Jackie Kennedy’s Georgetown mansion goes on auction and could fetch $20 million at auction. Overall, she acquired the mansion after President Kennedy’s assassination. This mansion is in Federalist style, almost as old as the country itself, and became home for her and her children (Caroline and John Jr.). This happened in early 1964 after she left the White House.
Jackie Kennedy’s New Home Couldn’t Give Her Privacy
But, she soon realized it wasn’t able to give her the privacy she needed. The property carried the name of a “foremost tourist attraction” in a 1964 Washington Post piece. Every weekend, throngs of onlookers crowded in front, expecting to see the distraught household. Also, several sightseeing vehicles filled the roadways. She ultimately chose the decision to relocate to New York City in September of that year.
She chose the extreme seclusion she might have at 1040 Fifth Avenue, away from the glaring spotlight of fame. The mansion cost $26.5 million when it first went on sale this year. Sometime after, the price reduced to $19.5 million. It is now auctioned off by Sotheby’s Concierge Auctions. The auction began on October 10 and will last until October 24. Although there is no prerequisite offer because it is a non-reserve purchase, starting offers are anticipated to range between $5 million and $11 million.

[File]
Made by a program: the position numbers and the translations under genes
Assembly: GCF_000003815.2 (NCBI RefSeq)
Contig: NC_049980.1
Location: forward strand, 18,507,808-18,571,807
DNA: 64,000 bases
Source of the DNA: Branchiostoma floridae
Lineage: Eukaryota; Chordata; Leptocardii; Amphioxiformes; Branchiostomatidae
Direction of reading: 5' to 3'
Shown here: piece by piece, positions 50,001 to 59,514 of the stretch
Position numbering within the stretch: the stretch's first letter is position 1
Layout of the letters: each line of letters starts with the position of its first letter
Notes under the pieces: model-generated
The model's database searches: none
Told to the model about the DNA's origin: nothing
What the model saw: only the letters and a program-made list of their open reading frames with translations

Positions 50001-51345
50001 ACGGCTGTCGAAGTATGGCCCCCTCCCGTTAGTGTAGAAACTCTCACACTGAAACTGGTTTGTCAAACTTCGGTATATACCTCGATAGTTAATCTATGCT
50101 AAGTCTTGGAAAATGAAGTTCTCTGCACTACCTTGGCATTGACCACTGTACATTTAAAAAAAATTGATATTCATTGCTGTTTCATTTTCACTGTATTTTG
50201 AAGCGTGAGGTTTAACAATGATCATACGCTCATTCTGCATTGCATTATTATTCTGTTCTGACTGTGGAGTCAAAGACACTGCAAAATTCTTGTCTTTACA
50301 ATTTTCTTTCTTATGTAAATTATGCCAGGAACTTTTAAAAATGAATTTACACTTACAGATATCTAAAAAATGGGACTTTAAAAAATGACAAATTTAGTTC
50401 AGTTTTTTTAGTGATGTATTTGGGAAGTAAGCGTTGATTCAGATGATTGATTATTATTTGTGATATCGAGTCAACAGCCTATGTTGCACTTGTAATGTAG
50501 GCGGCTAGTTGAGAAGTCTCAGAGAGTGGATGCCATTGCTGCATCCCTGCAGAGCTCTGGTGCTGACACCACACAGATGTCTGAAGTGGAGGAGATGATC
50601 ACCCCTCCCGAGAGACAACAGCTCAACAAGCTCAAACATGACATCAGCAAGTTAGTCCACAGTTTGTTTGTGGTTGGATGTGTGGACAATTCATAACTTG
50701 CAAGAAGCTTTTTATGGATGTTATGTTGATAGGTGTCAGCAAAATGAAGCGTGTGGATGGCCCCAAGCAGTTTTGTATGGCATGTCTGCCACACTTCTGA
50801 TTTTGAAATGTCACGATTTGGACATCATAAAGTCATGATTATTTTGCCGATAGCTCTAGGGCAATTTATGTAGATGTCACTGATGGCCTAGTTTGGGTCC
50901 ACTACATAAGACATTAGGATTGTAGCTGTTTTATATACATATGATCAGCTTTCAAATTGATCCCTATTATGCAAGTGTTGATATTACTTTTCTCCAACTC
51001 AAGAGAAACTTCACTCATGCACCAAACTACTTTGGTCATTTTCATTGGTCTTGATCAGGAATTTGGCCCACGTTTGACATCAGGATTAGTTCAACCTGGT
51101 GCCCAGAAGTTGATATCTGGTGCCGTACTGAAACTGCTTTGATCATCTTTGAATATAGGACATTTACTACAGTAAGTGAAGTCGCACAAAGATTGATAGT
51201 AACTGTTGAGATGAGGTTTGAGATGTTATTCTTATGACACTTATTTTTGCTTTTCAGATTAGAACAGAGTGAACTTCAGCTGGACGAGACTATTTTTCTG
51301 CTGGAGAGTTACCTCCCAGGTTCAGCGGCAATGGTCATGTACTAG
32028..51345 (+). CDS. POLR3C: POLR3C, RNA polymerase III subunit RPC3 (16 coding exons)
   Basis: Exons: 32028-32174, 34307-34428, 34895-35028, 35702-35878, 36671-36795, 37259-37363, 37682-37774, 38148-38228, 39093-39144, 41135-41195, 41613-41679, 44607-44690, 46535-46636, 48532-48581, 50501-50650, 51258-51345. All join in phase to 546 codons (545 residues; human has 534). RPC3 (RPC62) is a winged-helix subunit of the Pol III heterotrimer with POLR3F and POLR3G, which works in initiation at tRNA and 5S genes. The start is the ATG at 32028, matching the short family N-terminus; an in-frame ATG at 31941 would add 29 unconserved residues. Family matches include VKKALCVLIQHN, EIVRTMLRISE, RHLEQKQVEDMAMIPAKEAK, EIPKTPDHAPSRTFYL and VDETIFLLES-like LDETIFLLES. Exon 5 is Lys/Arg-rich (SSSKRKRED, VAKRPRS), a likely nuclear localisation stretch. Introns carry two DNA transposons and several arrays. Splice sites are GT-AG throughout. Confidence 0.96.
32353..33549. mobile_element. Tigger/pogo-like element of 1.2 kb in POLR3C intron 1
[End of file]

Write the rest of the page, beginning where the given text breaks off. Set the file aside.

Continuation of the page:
The primary residence was completed in 1794. Also, it found its place on the National Register of Historic Landmarks in 1976. Its newest proprietor, the late building mogul David W. Hudgens, purchased the land in 2017. He emerged it with two other places —built in 1880 and 1950. Overall, the mogul wanted to build a large home with 13 bedrooms that would be 16,000 square feet.
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Thomas Beall First Owned the Home
The First Lady wasn’t the manor’s only notable occupant. It was built in 1794 by Thomas Beall, Georgetown’s second governor in 1791. From 1916 to 1920, the location served as the residence of Secretary of War Newton D. Baker under President Woodrow Wilson. He performed his meetings there. Also, he prepared for the country’s involvement in World War I.
Yolande Fox, Miss America in 1951, was another noteworthy resident of the house in addition to Jackie Kennedy. She is famous for choosing intelligence over beauty by declining to compete in a bikini. She later wed Universal Pictures’ former vice-president and film mogul Matthew Fox.
Later, she purchased the Georgetown home, where she lived until her passing in 2016. After that, the property was purchased by Hudgens, who documented its long history in an 88-page dossier that will be furnished to the highest bidder on October 24.